New Leadership and Priorities
August 17, 2009 – 10:30 a.m.
|Presenters:||Ambassador James Michel, Counselor to USAID|
John Sullivan, Advisory Committee on Voluntary Foreign Aid (ACVFA)
Steve Moseley, Advisory Committee on Voluntary Foreign Aid (ACVFA)
Michael Yates, USAID EGAT Bureau
|Moderator:||David Barth, USAID Office of Education |
The Opening Remarks for the Education and Training Workshop were given by David Barth, the new Director of the Office of Education (EGAT/ED). Barth affirmed the importance of the Workshop in bringing together USAID staff and implementers from around the world to share their experiences in education programming and management. He expressed his concern regarding the growing youth bulge, and the need to integrate education into successful economic growth initiatives, supported by a generation of active and educated youth.
Ambassador James Michel, Counselor to USAID, addressed the technical capacity and expertise needed to expand development assistance. With a growing USAID budget, Michel stressed the need to match funding with human resource capacity. The Development Leadership Initiative has been created to address this issue. Michel also stressed the need to integrate education and training with governance to ensure alignment with local communities and country strategies. In expanding access to basic education, progress has been impressive but there is still a learning gap; there are still too many children who cannot go to school and, particularly in places where populations have been growing, the strain on education quality has been profound.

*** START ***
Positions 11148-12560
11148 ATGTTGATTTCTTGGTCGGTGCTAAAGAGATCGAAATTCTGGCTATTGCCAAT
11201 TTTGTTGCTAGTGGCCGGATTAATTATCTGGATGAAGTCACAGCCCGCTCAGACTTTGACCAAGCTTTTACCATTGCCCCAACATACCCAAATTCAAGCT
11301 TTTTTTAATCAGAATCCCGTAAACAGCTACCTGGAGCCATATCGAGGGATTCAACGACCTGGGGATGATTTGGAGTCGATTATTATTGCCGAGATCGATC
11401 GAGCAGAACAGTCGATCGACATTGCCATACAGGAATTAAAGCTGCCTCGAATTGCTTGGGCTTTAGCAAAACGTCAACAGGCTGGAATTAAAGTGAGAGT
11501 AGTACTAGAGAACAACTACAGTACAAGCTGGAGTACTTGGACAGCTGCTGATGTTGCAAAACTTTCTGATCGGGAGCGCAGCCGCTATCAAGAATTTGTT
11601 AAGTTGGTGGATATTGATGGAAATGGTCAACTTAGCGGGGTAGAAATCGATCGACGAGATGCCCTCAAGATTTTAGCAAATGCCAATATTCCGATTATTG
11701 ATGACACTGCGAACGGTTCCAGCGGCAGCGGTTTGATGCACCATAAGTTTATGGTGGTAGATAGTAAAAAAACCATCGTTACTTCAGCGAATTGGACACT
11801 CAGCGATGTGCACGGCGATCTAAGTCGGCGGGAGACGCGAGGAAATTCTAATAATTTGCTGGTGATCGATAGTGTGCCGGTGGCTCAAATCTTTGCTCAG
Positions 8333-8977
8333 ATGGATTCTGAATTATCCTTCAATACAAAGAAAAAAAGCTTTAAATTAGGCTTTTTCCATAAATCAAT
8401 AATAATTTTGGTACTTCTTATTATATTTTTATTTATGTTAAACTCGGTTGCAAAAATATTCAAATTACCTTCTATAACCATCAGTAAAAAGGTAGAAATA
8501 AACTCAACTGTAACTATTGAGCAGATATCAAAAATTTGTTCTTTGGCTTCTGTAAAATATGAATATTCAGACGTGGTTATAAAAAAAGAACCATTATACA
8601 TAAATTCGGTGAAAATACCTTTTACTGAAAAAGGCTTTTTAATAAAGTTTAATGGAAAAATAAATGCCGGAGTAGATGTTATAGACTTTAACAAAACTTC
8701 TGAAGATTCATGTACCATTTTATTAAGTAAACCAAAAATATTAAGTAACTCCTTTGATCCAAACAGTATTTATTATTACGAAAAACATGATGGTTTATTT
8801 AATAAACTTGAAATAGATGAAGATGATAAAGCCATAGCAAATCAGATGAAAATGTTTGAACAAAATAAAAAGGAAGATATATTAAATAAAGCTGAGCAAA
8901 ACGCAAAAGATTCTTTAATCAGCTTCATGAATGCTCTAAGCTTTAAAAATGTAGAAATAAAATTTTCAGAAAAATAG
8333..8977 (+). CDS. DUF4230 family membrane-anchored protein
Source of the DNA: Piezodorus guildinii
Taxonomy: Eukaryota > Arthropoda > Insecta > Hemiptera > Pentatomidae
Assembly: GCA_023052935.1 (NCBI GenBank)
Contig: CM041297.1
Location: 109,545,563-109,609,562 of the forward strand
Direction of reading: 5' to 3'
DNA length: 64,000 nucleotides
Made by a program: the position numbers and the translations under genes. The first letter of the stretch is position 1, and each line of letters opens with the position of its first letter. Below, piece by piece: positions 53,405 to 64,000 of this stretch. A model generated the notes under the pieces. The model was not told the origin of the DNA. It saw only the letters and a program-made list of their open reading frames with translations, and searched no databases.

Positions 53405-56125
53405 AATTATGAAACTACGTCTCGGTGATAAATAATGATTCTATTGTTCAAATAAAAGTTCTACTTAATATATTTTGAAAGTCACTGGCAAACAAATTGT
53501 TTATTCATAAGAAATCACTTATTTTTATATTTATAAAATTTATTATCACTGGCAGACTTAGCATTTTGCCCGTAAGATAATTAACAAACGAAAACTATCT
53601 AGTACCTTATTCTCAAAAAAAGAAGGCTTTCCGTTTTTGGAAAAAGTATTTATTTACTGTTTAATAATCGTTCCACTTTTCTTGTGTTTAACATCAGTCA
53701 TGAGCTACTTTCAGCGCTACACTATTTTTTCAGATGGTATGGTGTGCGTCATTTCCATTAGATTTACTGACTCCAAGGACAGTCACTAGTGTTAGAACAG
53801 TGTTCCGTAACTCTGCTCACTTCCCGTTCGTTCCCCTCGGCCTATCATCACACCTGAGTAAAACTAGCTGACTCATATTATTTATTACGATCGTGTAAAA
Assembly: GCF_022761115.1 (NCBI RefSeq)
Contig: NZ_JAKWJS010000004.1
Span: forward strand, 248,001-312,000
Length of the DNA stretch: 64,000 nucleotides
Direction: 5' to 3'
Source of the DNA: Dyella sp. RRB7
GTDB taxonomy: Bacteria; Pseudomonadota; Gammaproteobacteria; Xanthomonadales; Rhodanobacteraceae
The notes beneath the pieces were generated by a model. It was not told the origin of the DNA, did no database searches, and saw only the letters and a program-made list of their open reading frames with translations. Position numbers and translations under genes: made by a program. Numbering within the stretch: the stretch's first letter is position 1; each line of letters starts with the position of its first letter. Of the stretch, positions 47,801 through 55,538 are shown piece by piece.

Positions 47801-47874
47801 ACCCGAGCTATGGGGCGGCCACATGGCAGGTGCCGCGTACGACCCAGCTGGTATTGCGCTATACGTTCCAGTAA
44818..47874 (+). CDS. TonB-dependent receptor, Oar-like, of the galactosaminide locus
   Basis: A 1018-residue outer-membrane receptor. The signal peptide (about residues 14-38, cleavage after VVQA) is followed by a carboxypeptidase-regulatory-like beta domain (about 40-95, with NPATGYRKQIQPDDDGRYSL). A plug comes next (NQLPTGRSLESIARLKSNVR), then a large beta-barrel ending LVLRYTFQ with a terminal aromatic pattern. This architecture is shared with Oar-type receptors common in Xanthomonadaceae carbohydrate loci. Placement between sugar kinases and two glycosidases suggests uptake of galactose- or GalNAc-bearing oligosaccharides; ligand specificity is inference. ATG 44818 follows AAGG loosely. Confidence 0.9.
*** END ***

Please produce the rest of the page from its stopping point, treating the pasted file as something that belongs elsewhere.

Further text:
John Sullivan and Steve Moseley, members of the Advisory Committee on Voluntary Foreign Aid (ACVFA), addressed areas where education policies and programs need further development. Seconding the concern of David Barth, Sullivan noted the youth bulge and its detrimental effects on economic and social stability in many countries. Steve Moseley’s remarks were centered on the connection between education and economic growth; it is evident from USAID’s work worldwide that countries are working to achieve qualitative change in education, and integrating education across sectors.
A lively question and answer session focused on the future of USAID and its relationship with other USG agencies. Ambassador Michel affirmed that part of the U.S. diplomatic agenda is development, and resources and political attention should be given to education in the overall context of foreign policy. USAID must be smart in the way it designs programs and must work with, and even lead, other USG agencies in providing technical expertise.
Key take away points include the importance and critical need to see the role of education in combination with other sectors; this includes working with health, economic growth, agriculture, and post-conflict development, among others. Additionally, while the agency has come a long way from a narrow definition of basic education; there are still areas that need to be developed further. Finally, close partnerships with other USG agencies and social sectors will help foster the presence and need for education in all areas of human development.